Cromwell Bottom

Cromwell Bottom


April 2015 Updated Link on The future of Cromwell Bottom Sign our PETITION (click) to help Cromwell Bottom
WILDLIFE SITING /IDENTIFICATION Send Details or Pictures of finds for identification click to email RECORDS

Saturday, 20 February 2016

Winter Bloomer

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The first yellow flowers of Spring where seen today the Marsh Marigold Caltha palustre is flowering on the damp areas of the reserve despite the grey overcast day

Recording the Lichens  Mosses and Liverworts continues

Oak Moss (Evernia prunastri)


Capilary Thread Moss Bryum capilare




Common Jellyspot - Dacrymyces stillatus TBC  A fungi was also found on decaying wood


An pale green algae was also identified on the Rail Embankment

On the subject of Lichens which are a shared organism consisting of an Alge and Fungi two external parasitic - Lichenicolous fungus have been identified

1. Evernia prunastri and the parasitic fungi  Unguiculariopsis lettaui.
2. Physcia tenella  and the parasitic fungi  Illosporiopsis christiansenii

Thursday, 18 February 2016

Life in the Hedgerow

*****Please contribute to the future of the reserve send any records or sitings to with date or location and help protect the future of the reserve  ****

Another Round this afternoon in the very Crisp Blue Sunshine ended in a cold grey down pour. Nevertheless Cromwell Bottom consistingly provides records for all seasons and provided a contrast to the mirky scene of the spaghnum bog damged by flood - the fly ash particles seen settling out as a milky water and sludge quicksand

This afternoon provided more Bryophyte - Simple Plant Records as well as a liverworts were made

Bristle-moss Orthotrichum sp possibly affine on bridge walling  

Noted in the  moss at about 2-3 mm was red mites possibly Trombola species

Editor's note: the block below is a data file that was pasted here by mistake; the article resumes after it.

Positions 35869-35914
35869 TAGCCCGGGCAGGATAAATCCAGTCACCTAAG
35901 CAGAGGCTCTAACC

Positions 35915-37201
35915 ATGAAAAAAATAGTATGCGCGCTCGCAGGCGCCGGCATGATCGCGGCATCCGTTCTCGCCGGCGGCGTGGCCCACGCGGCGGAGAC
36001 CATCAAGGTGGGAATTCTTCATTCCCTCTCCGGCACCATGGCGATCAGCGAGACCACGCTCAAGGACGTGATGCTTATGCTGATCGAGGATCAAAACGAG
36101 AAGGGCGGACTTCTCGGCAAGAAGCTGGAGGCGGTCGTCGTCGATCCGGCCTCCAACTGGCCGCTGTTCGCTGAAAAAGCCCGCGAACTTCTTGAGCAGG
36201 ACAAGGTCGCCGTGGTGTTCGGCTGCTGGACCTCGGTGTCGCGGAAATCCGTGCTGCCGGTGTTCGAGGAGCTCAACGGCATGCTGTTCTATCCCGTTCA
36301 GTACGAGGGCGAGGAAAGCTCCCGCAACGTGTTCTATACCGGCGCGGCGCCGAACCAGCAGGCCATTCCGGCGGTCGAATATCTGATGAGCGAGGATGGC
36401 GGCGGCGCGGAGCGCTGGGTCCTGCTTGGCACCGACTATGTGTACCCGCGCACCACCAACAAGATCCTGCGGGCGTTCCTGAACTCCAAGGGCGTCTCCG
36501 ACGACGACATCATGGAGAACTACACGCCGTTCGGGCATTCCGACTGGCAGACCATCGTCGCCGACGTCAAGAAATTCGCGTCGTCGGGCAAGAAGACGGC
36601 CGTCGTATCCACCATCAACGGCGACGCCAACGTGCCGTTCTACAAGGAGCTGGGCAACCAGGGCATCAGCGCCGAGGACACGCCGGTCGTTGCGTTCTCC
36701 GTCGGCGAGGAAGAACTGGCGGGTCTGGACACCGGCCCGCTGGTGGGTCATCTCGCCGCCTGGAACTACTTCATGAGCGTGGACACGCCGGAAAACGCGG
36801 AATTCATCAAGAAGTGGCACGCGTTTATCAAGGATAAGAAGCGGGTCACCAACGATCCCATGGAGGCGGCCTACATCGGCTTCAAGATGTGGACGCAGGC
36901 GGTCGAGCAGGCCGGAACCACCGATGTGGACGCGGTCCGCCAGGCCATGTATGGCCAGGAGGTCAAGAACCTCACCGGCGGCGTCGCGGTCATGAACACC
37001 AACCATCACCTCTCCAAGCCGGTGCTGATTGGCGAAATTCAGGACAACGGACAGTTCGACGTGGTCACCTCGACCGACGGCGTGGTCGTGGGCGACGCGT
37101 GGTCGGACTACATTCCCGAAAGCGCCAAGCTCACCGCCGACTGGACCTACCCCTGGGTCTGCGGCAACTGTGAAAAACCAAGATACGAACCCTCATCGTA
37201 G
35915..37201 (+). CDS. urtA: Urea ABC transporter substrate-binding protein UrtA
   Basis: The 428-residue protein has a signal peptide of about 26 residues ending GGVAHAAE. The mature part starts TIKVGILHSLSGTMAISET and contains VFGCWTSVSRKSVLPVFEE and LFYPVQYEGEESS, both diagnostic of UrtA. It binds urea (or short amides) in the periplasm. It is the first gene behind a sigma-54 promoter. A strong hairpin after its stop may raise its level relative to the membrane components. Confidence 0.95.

This young Robin again came to the hand but the foot  he had noticed that whislt photographing the Mosses a large earth worm had become dislodged and fair game he came without hesitation to the end of the green wellies picked up tea and progressed to the branch to onlook and dine . Robins clearly notice how humans dislodge or disrupt food in the environment are quick to capitilise on this 

Sited on the Water Ski Lake was two Cormorants unfortunately captured with the wrong lens but as always with the work of the FEET an evidential record is always made .

The evening now is also punctuated with the distinct calls of thrush whose distinct memory of vocal patterns make each one distinct and recognisable like a voice

Saturday, 13 February 2016

On The Record .....

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Last Years Records 2015

The purpose of this afternon Round Robin was to record generally Bryophytes and Lichens which are particularly evident at this time of year however such work was not overlooked by this curious Robin who eventually perched on my hand to pick up some seed which was still in my pocket from our off site feeding programmes

Springy Turf Moss Rhytidiadelphus squarrosus 

This Image shows a piece of Springy Turf Moss Rhytidiadelphus squarrosus  which is a fairly common moss

This shot shows a Brittle Moss Ulota  likely Ulota crispa

Rough-stalked Feather-moss Brachythecium rutabulum

Didymodon Beard Moss TBC